Clause 6

Part of Safeguarding Vulnerable Groups Bill [Lords] – in a Public Bill Committee am 9:00 am ar 13 Gorffennaf 2006.

Danfonwch hysbysiad imi am ddadleuon fel hyn

Photo of Ivan Lewis Ivan Lewis Parliamentary Under-Secretary (Department of Health) (Care Services) 9:00, 13 Gorffennaf 2006

I welcome you to the Chair, Mr. Conway. This is the first time that I have spoken in Committee with you in the Chair, and it is good to see you.

This debate is sensible and important. The concepts of direct payments and individual budgets are at the heart of public service reform, empowering individuals with far more control over the services provided for them. It is right to make the point, as did the hon. Member for East Worthing and Shoreham (Tim Loughton), that that will be a significant part of how services are provided in future.

We must strike the right balance. We must ensure that people receive appropriate protection and safeguards without undermining the principle of empowering them by giving them more control and choice. We must not place onerous and undue requirements on them but must give them every assistance and support to ensure that they can employ anybody they choose, either on their own behalf or on behalf of a family friend or relative.

Individual budgets and direct payments will be a greater part of the mainstream care system than they have been. We are running 13 pilots at the moment for individual budgets, and we want to learn from those before we decide whether to roll out individual budgets as a national option or an entitlement for people.

We should be trying to incorporate into those 13 pilots, which are at an early stage, a means to ensure that people understand their right to seek information and make the necessary checks so that they have the maximum protection. During those pilots, I shall certainly look at lessons that can be learned.

On amendment No. 105, we do not believe that it would be appropriate to bring a family member or friend within the definition of a regulated activity provider. We should enable and assist relatives and friends to have the right to make the necessary checks, but it would be inappropriate to oblige them to do so by statute.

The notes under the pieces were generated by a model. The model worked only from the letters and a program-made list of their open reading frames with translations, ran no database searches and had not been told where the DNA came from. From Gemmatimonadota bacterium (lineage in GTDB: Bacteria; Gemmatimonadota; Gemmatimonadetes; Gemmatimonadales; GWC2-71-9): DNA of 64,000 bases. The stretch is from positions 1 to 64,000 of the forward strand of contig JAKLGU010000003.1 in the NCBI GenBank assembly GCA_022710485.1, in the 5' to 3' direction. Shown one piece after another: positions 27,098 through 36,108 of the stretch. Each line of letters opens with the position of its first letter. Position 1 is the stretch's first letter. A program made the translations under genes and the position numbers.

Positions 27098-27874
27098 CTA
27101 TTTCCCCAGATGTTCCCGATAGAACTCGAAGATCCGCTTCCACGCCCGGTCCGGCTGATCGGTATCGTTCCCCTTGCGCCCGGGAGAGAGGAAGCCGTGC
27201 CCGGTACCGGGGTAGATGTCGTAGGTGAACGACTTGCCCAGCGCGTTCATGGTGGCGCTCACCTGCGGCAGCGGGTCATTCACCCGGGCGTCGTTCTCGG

On amendment No. 106, we agree that all individuals in receipt of a direct payment should be aware of the vetting and barring scheme, and of their right to engage with it. I shall try to assure hon. Members. In another place, we gave a commitment to introduce a Government amendment placing a duty on local councils to inform direct payment recipients of their right to engage with the new scheme. As hon. Members are aware, we have tabled that amendment, and either I or the Under-Secretary of State for Education and Skills, my hon. Friend the Member for Gloucester (Mr. Dhanda), will speak to it later. That should meet the intention of the amendment tabled by the hon. Members for Mid-Dorset and North Poole and for Brent, East (Sarah Teather).

In addition—I hope that this gives further assurance to the Committee—we are exploring how people who require help in making checks can be assisted by local authorities. We envisage direct payment support services playing a key role in that area. The new scheme will allow all private, domestic employers, including direct payment recipients or their nominees, to check an individual’s status in the scheme online, or via other means. At this stage, we do not think that it is necessary to put a requirement on local councils to do that on an individual’s behalf.

On amendment No. 107 relating to criminal offences—I do not think that the hon. Member for Mid-Dorset and North Poole referred directly to it—the Bill provides already for a number of offences, where appropriate. We are not convinced by the argument for specific or additional offences in respect of direct payments and individual budgets. Therefore, although it is right that we send a strong message about the consequences of breaching the law, to introduce specific offences relating to those issues is neither necessary nor desirable.

I like to think that we have given way significantly since the debate began in the other place. We are all learning as the concept of individual budgets and direct payments develops and we will need to reflect on the lessons learned. However, I think that the Bill just about strikes the right balance between enabling and supporting people to have access to the relevant vetting process and procedures and not placing an inappropriate duty on them. It will give them more freedom and control over the choice of care provided. On that basis, I ask hon. Members not to press their amendments.